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Belgian's localized linguistic adventure
2015-12-23

  

 

  Name: Romuald Bronchart

  Nationality: Belgian

  Time spent in Wuhan: Around 2 years

  Occupation: TV host and student at Central China Normal University

  On November 25, Romuald Bronchart, a Belgian postgraduate student at Central China Normal University, together with cameraman Wu Wenpei, visited a number of historical streets and alleys located along the Yangtze River in Hankou and conducted several vox pop interviews for their online program, Brother is Coming. Having studied Chinese for more than 20 years, this clever Belgian student is now using his bilingual talents to engage local citizens and promote the Wuhan dialect.

  Romuald Bronchart in the Hankou Riverside Park

  Producing a program for the teaching of the Wuhan dialect

  "Do you know what diduo means? Can you make a sentence with this word?" Romuald and Wu stopped people on the streets and invited them to explain the meaning of this word, which means wordy. When he asked a 60-year-old man about this word, the man turned to him and asked, in English, "Where are you from?" This reaction surprised Romuald and amused onlookers watching nearby.

  The program Brother is Coming is an online language learning program produced by Romuald and Wu Wenpei.

  Wu is a professional photographer. Romuald met him backstage at the filming of a local program. They quickly realized that they shared the same interests in music, and before they knew it, they were fast friends. With Wu's help, Romuald learned the ropes for life in Wuhan and regained his proficiency in Chinese. Two months ago, Wu decided that he wanted to produce a program for the teaching of the Wuhan dialect with short two to three-minute episodes. Wu, a native of Wuhan, wants to promote the local dialect and help people learn about this important part of the local culture. He realized that if Romuald helped introduce words and phrases from the local dialect in English, the program could benefit both Chinese people and foreigners. From this idea, the program Brother is Coming was born.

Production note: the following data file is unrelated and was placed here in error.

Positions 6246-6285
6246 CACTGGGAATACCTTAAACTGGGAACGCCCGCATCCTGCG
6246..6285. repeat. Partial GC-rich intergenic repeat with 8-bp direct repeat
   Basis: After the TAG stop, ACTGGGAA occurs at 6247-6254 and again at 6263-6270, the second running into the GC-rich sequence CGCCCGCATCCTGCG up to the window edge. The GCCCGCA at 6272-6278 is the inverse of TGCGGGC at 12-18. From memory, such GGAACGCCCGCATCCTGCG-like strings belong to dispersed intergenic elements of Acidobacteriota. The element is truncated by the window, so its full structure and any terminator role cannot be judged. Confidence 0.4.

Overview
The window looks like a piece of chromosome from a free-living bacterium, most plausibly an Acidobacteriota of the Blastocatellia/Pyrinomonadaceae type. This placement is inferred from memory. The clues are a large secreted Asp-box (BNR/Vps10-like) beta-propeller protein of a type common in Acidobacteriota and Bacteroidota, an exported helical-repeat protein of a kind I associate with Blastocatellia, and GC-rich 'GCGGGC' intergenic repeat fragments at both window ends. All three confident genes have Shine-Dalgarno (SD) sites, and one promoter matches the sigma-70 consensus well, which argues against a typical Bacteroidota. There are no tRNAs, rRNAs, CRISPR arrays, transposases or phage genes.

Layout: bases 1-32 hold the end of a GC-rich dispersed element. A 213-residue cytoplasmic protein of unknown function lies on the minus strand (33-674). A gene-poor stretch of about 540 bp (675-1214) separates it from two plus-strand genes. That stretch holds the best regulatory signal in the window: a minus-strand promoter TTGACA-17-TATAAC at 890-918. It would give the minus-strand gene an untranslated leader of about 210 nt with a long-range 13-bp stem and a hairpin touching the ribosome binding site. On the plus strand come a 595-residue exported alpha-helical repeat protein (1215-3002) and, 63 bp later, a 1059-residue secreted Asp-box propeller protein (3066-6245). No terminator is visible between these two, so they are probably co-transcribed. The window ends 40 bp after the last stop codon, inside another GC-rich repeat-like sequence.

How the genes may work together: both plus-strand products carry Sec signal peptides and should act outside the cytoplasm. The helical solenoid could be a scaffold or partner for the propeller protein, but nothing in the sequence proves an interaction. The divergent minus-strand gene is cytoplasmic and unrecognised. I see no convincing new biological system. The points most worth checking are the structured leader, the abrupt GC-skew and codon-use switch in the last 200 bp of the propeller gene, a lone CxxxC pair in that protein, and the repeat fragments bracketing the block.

"We are the producers and creators. We have no scripts to follow." Wu helps Romuald understand the meaning of the word or phrase they want to introduce. The filming and editing work usually takes most of an afternoon to complete. The vox pop interviews incorporated into each episode are particularly entertaining. They enjoy engaging older Chinese people, for the older generations typically provide the most vivid and authentic explanations.

  For the first episode, Romuald introduced the phrase helaozi, an iconic local phrase. This expression is similar in meaning to "Oh my god!" It is a common expression which many use on a daily basis in Wuhan. 24 hours after the first episode was uploaded to Youku, a Chinese video sharing platform, the video had been viewed 7,300 times.

  A few days later, Romuald was invited to show his video to a class of elementary school students. This comical, well-edited video was well received by the students. Romuald was pleased by the students' reactions. "It makes me believe that our work is worthwhile. I hope my work can broaden people's horizons. We want to make a 'thick' program, one which is amusing yet educational."

  The ups and downs of language learning

  Romuald became proficient in Chinese at a young age. He lived in Singapore from the time he was 1 until he was 5. His parents moved there for work. All of his classmates were Asian, so he learned Chinese from his friends at school.

  Romuald traveled to China with his parents in the 1990s. He still has a number of photos from Beijing.

  After he and his family returned to Belgium, his parents "forced" him to continue studying Chinese. Romuald wasn't thrilled by this. "I didn't use Chinese in daily life. I couldn't see why I needed to learn such a difficult language." Romuald said that he had Chinese classes every day until he went to college. When he was 15 years old, he wrote an article for the People's Daily in Chinese detailing his Chinese language learning experience. After he started college, Romuald stopped studying Chinese.

  "I was much more proficient when I was in high school," Romuald explained, "I went to an international high school in Belgium. Most of my classmates went off to schools in other countries, but I chose to do my undergraduate and graduate studies in Belgium. After I obtained my master's degree from Louvain School of Management in 2013, I decided to move to China to gain more experience overseas."

  A Chinese friend offered Romuald a job as a TV host in Wuhan. Romuald accepted, packed his bags, and set out for Wuhan, a city of which he had never heard.

  Embracing and immersing himself in the local culture

  As time went on, Romuald got the hang of Chinese again and began immersing himself in the local culture. As a host for a local food program, Romuald has explored numerous local dining spots. He has sampled exotic cuisines, as well as dined on local specialties at popular, albeit not very well known, local restaurants.

  In September of this year, Romuald started as a Chinese major at Central China Normal University. Outside of his studies and his work as a TV host, Romuald also works as a model and event host. He also volunteers. All of his experiences here in Wuhan help him with his program Brother is Coming. He has started inviting expats and local celebrities to take part in this exciting program. He hopes to raise awareness about the need for dialect protection and preservation, as well as become famous nationwide.